memories beginning with “c”

A few weeks ago, I posted a picture of a cyclamen flower and pondered why I always forget the name. Today’s flower also begins with “c”, but for some reason I find it far easier to remember the word clematis.

Considering this for a few moments raises the question of how, given the range of shapes, sizes and colours the name can be applied to, I know the flower in the photo is a clematis.
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bobcat

Well, no, not a bobcat, a tricolour cat.

Perhaps a tortoiseshell, or perhaps a calico; it probably depends on which side of the Atlantic you live. And if you live in Spain, you might call it a gato mariposa – a butterfly.
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international daze

Someone told me this morning that it was international cat day and I got all excited as it meant I wouldn’t need to look very far for an idea for a blog post: I have poems about cats aplenty – and poems aplenty about cats – as well as photos.

Algie: white & black cat in the undergrowth

Algie

Under laurel leaves, slick
with sunlight, pink nose snuffles
wild strawberries.

Cream petals drift and seagulls
mew overhead.

I then checked and found that the rumour was unfounded. The best I can find is that February 21st is International Mother Language Day, first announced by UNESCO in late 1999 and intended to “promote awareness of linguistic and cultural diversity and multilingualism.”
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caged

Blue-toned photo of ginger cat looking through iron railings

Today I’m posting another old poem, this time prompted by a cat – triste y azul** – who seemed to think he was in a cage:

Workspace

How can I write,
caged in by walls,
smothered by cushions
and draped curtains?
Even my balcony is barred
like a prison cell.
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poppies

Thatched-roofed, timbered cottage with poppies at the gate

 
I don’t suppose these giant orange poppies are indigenous to the UK, and I certainly can’t imagine they grew in the Forest of Arden, which once surrounded the area where the photo was taken.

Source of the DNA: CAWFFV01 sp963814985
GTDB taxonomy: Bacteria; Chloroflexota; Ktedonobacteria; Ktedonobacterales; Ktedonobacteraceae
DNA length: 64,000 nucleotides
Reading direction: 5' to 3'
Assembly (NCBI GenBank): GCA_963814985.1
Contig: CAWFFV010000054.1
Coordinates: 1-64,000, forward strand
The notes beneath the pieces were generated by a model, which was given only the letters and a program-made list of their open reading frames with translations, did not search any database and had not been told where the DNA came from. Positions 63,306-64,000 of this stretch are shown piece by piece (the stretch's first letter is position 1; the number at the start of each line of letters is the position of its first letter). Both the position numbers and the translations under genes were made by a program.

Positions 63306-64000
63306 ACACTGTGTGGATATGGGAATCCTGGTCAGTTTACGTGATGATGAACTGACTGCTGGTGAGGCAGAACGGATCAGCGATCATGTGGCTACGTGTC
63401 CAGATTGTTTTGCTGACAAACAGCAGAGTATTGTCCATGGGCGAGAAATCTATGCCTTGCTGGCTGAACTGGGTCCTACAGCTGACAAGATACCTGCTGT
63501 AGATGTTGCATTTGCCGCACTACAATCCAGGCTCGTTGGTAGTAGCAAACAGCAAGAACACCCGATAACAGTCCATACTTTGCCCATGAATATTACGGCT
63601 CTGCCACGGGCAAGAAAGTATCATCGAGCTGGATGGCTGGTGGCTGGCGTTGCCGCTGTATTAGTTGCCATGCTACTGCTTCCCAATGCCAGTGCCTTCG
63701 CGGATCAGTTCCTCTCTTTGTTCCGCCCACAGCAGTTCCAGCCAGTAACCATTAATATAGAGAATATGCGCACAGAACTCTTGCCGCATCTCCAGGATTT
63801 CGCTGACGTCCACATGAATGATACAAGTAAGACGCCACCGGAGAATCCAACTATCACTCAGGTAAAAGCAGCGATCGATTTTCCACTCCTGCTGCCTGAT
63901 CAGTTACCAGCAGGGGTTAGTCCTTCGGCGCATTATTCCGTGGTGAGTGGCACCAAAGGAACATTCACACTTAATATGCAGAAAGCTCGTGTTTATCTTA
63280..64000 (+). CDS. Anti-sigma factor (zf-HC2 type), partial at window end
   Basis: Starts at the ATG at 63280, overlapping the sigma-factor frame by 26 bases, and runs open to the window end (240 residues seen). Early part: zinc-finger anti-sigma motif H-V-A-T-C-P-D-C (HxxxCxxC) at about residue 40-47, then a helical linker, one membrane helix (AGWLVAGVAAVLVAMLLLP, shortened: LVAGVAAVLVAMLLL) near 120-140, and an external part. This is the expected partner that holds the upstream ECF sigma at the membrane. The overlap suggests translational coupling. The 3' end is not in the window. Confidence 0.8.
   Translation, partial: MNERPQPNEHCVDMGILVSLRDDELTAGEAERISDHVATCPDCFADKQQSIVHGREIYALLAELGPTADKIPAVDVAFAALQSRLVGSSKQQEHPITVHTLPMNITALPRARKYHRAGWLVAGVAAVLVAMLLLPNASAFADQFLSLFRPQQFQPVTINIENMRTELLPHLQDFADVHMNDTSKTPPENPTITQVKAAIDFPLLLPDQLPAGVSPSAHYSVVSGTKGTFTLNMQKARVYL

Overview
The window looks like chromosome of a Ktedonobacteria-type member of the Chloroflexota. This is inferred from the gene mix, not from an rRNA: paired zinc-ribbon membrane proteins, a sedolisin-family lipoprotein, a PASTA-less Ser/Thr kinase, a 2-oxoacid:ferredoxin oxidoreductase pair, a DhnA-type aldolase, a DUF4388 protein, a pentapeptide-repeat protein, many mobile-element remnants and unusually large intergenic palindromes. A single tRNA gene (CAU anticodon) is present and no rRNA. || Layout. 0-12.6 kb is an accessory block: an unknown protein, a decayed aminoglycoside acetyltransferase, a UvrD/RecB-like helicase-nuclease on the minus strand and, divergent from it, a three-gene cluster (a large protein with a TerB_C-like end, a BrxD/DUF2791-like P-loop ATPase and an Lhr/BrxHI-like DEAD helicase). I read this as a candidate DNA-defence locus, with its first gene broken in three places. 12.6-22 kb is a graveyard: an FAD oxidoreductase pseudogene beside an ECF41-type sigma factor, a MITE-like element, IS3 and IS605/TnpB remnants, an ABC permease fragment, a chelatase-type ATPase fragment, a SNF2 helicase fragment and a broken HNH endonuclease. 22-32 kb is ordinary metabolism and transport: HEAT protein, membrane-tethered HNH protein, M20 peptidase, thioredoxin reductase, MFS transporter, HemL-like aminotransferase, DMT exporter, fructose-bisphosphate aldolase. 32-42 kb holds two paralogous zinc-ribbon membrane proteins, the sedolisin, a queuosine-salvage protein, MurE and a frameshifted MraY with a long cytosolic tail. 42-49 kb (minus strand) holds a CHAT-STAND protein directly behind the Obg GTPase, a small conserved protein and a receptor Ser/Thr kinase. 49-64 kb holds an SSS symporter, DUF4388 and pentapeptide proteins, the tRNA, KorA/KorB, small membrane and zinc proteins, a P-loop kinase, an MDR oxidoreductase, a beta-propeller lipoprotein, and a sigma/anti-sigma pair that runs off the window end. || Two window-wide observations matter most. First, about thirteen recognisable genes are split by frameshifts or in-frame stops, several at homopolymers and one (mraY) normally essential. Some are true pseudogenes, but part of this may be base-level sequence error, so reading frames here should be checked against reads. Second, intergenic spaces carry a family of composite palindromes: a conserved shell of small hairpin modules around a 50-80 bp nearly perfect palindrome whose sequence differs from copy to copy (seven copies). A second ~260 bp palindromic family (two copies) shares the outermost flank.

Even so, the straggling clump by the gate of this traditional thatched cottage was utterly glorious and deserved a better photo than I could manage with my phone.
 
 
 
This morning when I went out I had my camera with me:

Giant poppy close up
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pussyfooting II

It’s been suggested – via email and phone calls rather than comments posted here – that the cat in the photo used for last week’s post could not possibly be mine.

It is true that although I have been on close terms with many cats – black cats and greys, tuxedo cats, tabbies and tortoiseshells – there has never been a white one.

Had I found it sooner, this is the photo I would have used to illustrate pussyfooting:

Tabby kitten

timber!

I went for a walk the other evening and found my path blocked by a tree.

fallen tree
There are, of course, a host of literary connections I could make: Birnam Wood; the Ents of Middle-Earth; the “very, very country dance” of the Narnian trees that Lucy dances her way through to reach Aslan in Prince Caspian; the trees that “walk[…] down the side of the cutting” in the landslide scene of The Railway Children
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